The U.S. Senate on Monday confirmed Janet Yellen as the next leader of the Federal Reserve, succeeding Ben Bernanke, whose term expires Jan. 31.
We reiterate our view that Ms. Yellen is the right person to head the nation’s central bank during this post-recessionary period when the U.S. economy is experiencing less-than-robust growth and when long-term joblessness throughout the land remains at near-record levels.
We acknowledge that our confidence in Ms. Yellen, who acquitted herself admirably during her five-year tenure as president of the Federal Reserve Bank of San Francisco, was not shared by an overwhelming Senate majority. In fact, her 56-26 confirmation in the upper chamber was closer than most for a Fed chairman.
That’s because many Republicans suspect the new Fed chair, the first women ever to hold the position, will be soft on inflation.
They would have preferred that Mr. Bernanke’s successor repudiate certain of the central bank’s monetary policies, particularly its quantitative easing program, which currently entails monthly purchases of $85 billion worth of Treasury bonds and mortgage-backed securities.
But as noted last week by Ryan Young, a fellow in regulatory studies at the libertarian Competitive Enterprise Institute, Ms. Yellen is “more hawkish on inflation than her dovish reputation suggests.”
The confirmation, he posited, was the Fed’s recent announcement that it intends to taper its monthly bond-buying to $75 billion from $85 billion.
That trim of roughly 13 percent almost certainly was driven by Ms. Yellen, who signaled the direction in which she plans to steer the central bank on her watch.
That Ms. Yellen, a Yale-trained economist, a professor emeritus at UC Berkeley’s Haas School of Business, has been unfairly tarred as an inflationist is attributable to her recognition that the Fed has a dual mandate: Not just to keep inflation in check, but also to promote full employment.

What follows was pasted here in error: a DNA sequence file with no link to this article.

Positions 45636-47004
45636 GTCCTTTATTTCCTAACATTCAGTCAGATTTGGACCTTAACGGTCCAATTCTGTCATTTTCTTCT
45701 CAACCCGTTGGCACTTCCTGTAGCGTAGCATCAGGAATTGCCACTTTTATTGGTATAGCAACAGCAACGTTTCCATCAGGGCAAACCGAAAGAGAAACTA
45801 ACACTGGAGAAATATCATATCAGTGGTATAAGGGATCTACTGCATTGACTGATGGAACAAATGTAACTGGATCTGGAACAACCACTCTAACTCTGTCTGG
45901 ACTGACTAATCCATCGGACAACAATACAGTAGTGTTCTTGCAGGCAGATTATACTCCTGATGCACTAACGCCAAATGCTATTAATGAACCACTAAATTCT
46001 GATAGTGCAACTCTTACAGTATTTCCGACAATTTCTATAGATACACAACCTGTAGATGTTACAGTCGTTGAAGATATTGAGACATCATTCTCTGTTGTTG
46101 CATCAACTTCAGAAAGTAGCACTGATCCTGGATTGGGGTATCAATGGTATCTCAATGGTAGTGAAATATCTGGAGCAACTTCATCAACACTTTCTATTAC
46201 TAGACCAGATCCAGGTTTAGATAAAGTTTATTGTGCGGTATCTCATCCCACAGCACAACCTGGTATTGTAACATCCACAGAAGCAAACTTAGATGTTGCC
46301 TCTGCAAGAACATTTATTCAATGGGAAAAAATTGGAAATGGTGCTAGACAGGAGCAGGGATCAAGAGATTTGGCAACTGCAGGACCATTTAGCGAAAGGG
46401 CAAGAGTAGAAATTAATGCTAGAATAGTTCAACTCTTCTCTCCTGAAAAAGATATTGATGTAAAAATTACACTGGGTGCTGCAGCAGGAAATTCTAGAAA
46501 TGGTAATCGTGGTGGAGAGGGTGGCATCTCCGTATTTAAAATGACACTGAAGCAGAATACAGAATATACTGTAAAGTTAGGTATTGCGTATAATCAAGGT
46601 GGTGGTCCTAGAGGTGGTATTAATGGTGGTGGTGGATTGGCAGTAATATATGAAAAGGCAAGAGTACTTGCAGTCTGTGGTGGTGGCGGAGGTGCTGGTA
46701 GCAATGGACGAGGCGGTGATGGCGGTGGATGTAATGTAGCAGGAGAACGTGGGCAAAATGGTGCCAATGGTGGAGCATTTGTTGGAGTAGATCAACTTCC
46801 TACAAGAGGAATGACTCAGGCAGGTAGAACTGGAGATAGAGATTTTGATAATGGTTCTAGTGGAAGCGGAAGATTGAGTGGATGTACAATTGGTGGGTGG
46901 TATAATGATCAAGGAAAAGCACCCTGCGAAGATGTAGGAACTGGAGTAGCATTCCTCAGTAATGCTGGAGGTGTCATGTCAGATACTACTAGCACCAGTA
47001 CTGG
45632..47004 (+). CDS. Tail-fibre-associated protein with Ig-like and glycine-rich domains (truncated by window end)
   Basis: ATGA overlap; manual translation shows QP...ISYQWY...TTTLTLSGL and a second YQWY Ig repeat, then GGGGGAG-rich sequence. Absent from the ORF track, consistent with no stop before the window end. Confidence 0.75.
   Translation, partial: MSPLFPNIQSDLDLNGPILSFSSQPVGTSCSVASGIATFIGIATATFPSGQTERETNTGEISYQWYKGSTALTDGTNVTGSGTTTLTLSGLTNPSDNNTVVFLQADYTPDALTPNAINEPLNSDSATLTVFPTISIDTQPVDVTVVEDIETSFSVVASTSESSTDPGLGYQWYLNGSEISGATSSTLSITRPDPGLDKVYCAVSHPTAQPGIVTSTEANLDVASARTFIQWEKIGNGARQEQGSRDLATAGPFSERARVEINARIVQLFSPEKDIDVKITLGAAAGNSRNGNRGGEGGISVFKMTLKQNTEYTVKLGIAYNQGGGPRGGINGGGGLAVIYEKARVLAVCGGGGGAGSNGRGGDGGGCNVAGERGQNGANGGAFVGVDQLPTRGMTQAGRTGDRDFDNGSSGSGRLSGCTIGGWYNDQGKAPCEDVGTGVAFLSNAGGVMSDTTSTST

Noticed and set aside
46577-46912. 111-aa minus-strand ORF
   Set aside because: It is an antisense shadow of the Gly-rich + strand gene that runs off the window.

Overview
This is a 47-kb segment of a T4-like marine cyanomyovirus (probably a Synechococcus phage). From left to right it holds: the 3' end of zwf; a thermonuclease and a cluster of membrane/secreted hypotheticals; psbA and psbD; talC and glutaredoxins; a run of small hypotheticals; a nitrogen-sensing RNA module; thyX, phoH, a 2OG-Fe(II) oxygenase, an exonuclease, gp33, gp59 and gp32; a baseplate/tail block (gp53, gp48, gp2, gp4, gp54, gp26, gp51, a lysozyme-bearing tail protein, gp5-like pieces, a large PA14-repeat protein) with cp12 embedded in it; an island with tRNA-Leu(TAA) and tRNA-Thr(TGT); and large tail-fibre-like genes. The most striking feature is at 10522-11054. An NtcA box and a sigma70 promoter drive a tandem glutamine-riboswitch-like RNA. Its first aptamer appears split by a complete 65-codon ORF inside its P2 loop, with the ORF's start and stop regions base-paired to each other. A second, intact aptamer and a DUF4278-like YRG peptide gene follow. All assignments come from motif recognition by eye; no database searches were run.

In 2013, the Fed met its goal of no more than 2 percent inflation. But the economy was nowhere near full employment, with the Bureau of Labor Statistics reporting last month that 13.2 percent of American workers were unemployed, underemployed or discouraged.
It’s “imperative,” Ms. Yellen told the Senate Banking Committee, that she and her Fed colleagues “do what we can to promote a very strong recovery.”
Indeed, because the economic recovery of the past four and a half years has been anything but very strong, there were 1.3 million fewer nonfarm payroll jobs in November than there were in December 2007, when the year-and-a-half Great Recession officially began.
The Obama administration’s latest prescription for growing the economy and creating jobs is to extend unemployment benefits and to increase the federal minimum wage.
Gene Sperling, the White House director of the National Economic Council, claimed last week that extension of unemployment benefits through the end of 2014 will not only increase the nation’s economic output, but also create 200,000 jobs.
Meanwhile, the White House also claims that raising the minimum wage “will boost wages without jeopardizing jobs,” while “improving turnover and productivity” in the workplace.
We don’t have much faith in the Obama administration’s economic policies. We much more trust Janet Yellen to craft a monetary policy at the Fed that will produce the robust economic growth and strong job creation we have not seen since the good old days of the mid-2000s.
— From the Orange County Register